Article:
Consensus on the blockchain refers to the process by which a decentralized network of computers or nodes agree on the state of a shared ledger, such as a cryptocurrency blockchain. The consensus mechanism ensures that all nodes on the network have a consistent and valid copy of the ledger, even if some nodes go offline or try to manipulate the data.
In a blockchain, consensus is typically achieved through a consensus algorithm, which is a set of rules that govern how new blocks are added to the chain. Different blockchain platforms use different consensus algorithms, such as Proof of Work (PoW), Proof of Stake (PoS), or Delegated Proof of Stake (DPoS).
In a PoW system, for example, miners compete to solve complex mathematical puzzles, and the first miner to solve the puzzle adds a new block to the blockchain. This process requires a significant amount of computing power and energy consumption.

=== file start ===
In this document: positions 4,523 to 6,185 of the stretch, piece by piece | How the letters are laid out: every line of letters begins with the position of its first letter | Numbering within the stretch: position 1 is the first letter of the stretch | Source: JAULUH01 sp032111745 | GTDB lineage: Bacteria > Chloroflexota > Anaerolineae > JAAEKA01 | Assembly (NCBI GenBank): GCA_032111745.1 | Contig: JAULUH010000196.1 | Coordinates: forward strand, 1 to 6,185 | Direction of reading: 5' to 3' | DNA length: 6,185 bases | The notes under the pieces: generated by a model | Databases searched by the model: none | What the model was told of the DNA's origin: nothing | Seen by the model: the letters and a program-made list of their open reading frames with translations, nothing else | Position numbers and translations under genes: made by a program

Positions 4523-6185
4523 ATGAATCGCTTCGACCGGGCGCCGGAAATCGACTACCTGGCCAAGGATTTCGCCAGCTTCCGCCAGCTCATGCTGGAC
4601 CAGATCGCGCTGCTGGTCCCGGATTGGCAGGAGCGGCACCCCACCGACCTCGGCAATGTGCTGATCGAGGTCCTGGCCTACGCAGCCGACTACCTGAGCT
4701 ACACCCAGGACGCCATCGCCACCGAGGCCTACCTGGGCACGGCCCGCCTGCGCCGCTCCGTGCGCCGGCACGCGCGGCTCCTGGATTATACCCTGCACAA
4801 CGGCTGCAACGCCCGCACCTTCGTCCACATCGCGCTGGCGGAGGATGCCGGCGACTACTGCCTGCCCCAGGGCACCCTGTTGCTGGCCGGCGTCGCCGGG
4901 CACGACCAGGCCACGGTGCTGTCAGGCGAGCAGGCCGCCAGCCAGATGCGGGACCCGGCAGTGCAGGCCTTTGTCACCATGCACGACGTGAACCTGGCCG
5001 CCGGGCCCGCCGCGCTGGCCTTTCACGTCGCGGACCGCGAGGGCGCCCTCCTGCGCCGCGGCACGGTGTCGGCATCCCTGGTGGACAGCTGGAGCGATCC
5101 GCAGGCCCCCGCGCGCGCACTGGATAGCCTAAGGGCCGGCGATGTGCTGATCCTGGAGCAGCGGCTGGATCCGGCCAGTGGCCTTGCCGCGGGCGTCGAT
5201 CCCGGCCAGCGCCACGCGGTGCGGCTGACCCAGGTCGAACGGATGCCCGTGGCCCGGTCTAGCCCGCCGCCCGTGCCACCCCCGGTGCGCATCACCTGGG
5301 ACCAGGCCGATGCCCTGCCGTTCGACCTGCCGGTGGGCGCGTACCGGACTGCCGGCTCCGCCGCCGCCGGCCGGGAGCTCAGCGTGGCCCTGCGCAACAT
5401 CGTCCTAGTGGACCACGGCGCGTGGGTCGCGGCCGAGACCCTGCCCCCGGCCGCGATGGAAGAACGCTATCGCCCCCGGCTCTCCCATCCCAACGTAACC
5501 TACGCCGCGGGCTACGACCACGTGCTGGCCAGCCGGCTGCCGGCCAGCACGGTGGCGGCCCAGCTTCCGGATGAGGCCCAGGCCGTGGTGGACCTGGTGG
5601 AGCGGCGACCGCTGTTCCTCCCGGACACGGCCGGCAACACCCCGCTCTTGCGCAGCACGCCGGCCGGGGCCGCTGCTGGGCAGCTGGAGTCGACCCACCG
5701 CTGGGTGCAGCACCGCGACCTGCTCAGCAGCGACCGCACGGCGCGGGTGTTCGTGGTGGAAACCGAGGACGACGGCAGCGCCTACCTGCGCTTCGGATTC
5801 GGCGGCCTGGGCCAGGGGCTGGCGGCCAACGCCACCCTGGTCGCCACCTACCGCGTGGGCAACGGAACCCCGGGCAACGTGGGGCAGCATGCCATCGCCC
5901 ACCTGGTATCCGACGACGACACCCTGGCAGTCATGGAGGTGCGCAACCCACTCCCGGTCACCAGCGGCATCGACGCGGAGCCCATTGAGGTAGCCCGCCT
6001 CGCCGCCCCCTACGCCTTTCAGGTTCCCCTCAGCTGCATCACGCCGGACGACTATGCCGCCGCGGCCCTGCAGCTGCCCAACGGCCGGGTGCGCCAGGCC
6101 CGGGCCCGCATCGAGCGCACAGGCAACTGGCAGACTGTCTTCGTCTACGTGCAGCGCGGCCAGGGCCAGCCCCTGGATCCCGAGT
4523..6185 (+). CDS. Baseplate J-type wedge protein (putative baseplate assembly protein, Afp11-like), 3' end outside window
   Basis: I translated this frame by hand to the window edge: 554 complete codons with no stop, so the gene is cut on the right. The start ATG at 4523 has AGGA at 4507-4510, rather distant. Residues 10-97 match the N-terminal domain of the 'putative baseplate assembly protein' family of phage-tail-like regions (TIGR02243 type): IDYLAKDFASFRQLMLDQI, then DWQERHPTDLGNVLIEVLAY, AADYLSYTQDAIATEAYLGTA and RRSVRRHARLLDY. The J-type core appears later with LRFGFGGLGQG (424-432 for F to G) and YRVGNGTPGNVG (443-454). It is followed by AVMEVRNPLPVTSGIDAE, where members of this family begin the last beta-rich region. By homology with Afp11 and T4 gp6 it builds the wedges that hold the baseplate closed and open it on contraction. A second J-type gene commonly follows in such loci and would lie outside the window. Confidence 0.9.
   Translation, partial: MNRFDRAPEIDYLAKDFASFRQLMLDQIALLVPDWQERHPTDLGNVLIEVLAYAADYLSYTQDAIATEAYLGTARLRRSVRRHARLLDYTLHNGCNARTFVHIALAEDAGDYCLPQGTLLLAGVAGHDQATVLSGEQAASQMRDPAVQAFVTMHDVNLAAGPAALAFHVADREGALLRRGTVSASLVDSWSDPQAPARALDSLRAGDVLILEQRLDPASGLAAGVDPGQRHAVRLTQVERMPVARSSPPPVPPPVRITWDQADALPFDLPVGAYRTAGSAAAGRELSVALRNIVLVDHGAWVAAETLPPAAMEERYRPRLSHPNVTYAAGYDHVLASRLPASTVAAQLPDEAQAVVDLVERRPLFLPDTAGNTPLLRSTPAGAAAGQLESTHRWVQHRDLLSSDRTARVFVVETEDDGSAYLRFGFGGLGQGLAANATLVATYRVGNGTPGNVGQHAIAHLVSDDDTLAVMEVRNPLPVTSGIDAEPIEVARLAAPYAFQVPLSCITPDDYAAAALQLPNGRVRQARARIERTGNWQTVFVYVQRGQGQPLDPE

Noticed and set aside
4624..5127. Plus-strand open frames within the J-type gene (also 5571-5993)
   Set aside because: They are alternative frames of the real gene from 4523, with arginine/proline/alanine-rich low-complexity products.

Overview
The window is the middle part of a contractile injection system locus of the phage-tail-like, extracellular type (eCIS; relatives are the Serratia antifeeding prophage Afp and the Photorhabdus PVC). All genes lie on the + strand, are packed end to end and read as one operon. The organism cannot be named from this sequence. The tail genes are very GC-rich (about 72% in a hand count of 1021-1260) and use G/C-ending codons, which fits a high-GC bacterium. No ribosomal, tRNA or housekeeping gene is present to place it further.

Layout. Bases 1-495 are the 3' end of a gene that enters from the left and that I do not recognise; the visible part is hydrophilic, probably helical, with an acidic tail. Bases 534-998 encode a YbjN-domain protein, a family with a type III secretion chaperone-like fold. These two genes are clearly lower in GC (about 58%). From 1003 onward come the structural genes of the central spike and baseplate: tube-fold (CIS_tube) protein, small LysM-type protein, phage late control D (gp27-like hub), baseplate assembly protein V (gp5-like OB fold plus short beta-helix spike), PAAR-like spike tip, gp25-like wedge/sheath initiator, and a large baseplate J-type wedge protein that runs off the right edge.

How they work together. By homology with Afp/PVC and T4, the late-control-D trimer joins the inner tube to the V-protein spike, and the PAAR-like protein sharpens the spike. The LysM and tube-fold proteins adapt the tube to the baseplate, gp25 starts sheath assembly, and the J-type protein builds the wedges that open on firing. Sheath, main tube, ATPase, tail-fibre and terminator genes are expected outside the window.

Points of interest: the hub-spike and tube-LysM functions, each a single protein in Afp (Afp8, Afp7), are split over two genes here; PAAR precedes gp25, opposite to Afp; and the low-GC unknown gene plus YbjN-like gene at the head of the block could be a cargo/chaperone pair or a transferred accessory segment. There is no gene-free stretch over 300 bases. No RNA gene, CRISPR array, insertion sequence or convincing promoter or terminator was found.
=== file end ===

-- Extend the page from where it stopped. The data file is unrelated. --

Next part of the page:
In a PoS system, on the other hand, validators are chosen based on the amount of cryptocurrency they hold and “stake” as collateral. The validators are then responsible for verifying transactions and adding new blocks to the chain. This process is more energy-efficient than PoW but requires a significant amount of cryptocurrency to participate in the validation process.
In both PoW and PoS systems, the consensus algorithm ensures that all nodes on the network agree on the state of the ledger, and that no single node can manipulate the data.